Would you like to know how other marketers are using paid social media?
A recent survey (by Vizu, a Nielsen company) analyzed the opinions of digital marketers’ use of paid social media marketing.
This article will highlight seven key findings from the research.
#1: 65% of Marketers Increasing Paid Social Media Ad Budgets for 2013
The majority of advertisers surveyed revealed that they plan to increase their paid social media advertising budgets for 2013. As social media use continues to explode among U.S. users, marketers are following closely by investing heavily to stay in front of their customers.
Or perhaps you have a manuscript that hasn’t been published.
If so, this article is just for you.
These days it is next to impossible to get a major publisher interested in a book deal, particularly when you’re a novice writer without an established platform. As far as they’re concerned, you’re too risky and they’ll avoid you like the plague.
So what do you do?
Well, Guy Kawasaki, co-author of APE: How to Publish a Book, would tell you to self-publish.
“Self-publishing enables you to determine your own fate. There’s no need to endure the frustration of finding and working with a publisher.”
The latest findings from Technorati’s 2013 Digital Influence Report show that “consumers are turning to blogs when looking to make a purchase.”
In fact, blogs rank favorably with consumers for trust, popularity and even influence.
Here are some interesting findings from the Technorati report.
#1: Blogs Influence Consumers’ Purchasing Decisions
The report found that blogs are now the third most influential digital resource (31%) when making overall purchases, behind retail sites (56%) and brand sites (34%).
Would you like some insights to help your business better understand people’s social habits?
In this article, I examine a report published by Edison Research focused on people’s latest social habits.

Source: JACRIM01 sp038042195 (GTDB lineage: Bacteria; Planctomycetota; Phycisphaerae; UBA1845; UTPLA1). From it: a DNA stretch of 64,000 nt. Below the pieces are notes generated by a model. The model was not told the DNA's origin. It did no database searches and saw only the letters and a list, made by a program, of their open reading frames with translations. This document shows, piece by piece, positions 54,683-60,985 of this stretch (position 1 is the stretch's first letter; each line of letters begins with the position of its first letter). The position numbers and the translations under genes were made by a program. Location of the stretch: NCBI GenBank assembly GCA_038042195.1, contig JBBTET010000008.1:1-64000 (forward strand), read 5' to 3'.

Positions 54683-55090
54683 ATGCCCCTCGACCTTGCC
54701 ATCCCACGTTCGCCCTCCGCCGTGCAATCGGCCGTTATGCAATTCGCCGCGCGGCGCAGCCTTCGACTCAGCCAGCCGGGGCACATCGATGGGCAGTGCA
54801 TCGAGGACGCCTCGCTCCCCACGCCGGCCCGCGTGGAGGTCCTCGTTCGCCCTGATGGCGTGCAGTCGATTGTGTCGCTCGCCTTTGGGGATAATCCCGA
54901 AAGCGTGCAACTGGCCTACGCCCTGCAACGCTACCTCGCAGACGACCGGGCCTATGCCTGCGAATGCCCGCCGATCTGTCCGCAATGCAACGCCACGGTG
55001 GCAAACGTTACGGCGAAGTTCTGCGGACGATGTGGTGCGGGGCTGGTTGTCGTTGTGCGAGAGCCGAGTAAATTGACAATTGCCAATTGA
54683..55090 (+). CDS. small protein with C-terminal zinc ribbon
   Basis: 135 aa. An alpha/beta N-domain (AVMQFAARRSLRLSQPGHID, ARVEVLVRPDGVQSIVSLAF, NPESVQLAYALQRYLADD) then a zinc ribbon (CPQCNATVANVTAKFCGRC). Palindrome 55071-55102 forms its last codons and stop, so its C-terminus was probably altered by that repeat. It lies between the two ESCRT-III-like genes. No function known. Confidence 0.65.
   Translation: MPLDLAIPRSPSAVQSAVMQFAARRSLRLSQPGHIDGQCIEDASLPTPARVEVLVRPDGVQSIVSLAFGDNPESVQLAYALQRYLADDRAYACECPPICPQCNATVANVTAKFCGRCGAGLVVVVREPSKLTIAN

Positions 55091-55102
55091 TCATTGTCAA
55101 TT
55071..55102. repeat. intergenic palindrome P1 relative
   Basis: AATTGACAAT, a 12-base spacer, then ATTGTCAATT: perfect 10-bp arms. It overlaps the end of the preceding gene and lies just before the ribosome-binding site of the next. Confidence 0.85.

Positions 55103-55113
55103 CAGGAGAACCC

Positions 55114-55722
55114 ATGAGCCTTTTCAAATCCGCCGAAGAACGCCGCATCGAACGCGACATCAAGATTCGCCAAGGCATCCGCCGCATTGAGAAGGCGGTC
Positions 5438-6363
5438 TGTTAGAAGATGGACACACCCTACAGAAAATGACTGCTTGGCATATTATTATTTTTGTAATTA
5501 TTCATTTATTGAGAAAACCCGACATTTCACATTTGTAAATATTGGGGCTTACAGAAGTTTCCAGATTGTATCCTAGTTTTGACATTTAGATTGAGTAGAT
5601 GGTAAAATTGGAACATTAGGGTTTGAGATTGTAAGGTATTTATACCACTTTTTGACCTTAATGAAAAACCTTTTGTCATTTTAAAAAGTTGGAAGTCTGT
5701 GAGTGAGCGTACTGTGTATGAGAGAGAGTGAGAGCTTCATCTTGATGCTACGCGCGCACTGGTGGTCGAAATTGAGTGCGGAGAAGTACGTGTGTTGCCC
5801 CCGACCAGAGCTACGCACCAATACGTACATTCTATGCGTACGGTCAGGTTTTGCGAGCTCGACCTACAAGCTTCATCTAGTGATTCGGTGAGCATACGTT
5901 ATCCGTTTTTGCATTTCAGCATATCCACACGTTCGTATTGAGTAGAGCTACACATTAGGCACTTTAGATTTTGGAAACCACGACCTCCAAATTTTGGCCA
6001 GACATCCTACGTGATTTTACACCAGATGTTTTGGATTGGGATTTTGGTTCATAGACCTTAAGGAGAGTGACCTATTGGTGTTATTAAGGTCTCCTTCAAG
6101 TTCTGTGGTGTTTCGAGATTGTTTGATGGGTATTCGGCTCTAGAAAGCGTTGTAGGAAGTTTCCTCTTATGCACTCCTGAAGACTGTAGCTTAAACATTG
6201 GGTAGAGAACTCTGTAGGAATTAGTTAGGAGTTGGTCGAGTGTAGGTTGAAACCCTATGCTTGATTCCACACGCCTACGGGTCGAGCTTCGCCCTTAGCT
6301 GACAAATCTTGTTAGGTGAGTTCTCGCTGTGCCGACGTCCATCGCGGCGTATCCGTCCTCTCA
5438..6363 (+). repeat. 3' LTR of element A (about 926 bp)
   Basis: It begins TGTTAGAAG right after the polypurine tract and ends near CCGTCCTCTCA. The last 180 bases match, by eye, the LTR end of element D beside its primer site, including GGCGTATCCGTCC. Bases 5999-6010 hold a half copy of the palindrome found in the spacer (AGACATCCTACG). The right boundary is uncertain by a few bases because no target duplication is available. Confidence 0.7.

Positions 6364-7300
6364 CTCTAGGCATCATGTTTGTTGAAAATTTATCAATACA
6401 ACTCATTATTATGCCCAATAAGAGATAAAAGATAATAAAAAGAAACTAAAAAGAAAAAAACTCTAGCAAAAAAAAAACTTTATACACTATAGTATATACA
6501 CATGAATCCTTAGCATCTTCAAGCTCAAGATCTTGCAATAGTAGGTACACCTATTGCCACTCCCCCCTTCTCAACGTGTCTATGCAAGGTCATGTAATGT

These findings provide useful insights about consumer behavior and how your business can respond.
Here are 9 of the most interesting findings from the study.
#1: Almost 58 million Americans Use Social Sites Daily
A social habit is the tendency to use social media sites several times a day. By mid-2012, the number of Americans with the social habit had risen to 22% (approximately 58 million people) from 18% in 2011.
If so, look no further.
In Nielsen and McKinsey’s Social Media Report, consumers were surveyed to discover how they use social networks.
Here are seven key findings from that report.
#1: More Time Invested in Mobile
The survey found that consumers are increasingly looking to their smartphones and tablets to access social media.
While the PC is still the most widely used device when it comes to social media consumption, the study found that time spent on mobile apps and mobile websites accounted for a 63% increase (compared to 2011) in total time spent.
Additionally, 43% of users said they use smartphones to access social media, while 16% connect using a tablet.
If so, look no further.
In this article, I examine a recent study involving 1,416 B2B marketers from North America from the Content Marketing Institute and MarketingProfs.
You’ll discover how B2B marketers were leveraging content marketing in 2012 and where their focus will be next year.
#1: Producing Enough Content Is Top Challenge
In years past, the biggest challenge for content marketers has been creating engaging content. But this trend changed in 2012 with 64% of marketers saying that producing enough content was their number-one challenge.
Are you looking to create better content, but you need fresh ideas?
A lot of marketers are still unclear about what content marketing means.
This article will explore the benefits of content marketing and preview an exciting new opportunity from Social Media Examiner to help take your content marketing to the next level.
Smart Content, Big Rewards: An Example
Today, businesses of all sizes are using content marketing to slay the competition, attract large followings of loyal customers and explode their business’ growth.
But when tiny Magnolia Hi-Fi started using content, the Internet wasn’t even around. Did that stop them? Heck no!
Back then, they had just transitioned from a neighborhood greeting card and photography store to an audio specialty store. Competition was fierce and they didn’t even have a marketing plan. So they hired a salesman (who knew a lot about educating prospects with great information) to develop a solid profitable marketing plan.
The plan was to give prospective buyers something to focus on other than price – content.
They created a series of stereo buyer’s guides, which offered educational content that answered prospects’ questions about buying audio equipment. These were distributed as newspaper inserts (remember there was no Internet at the time!).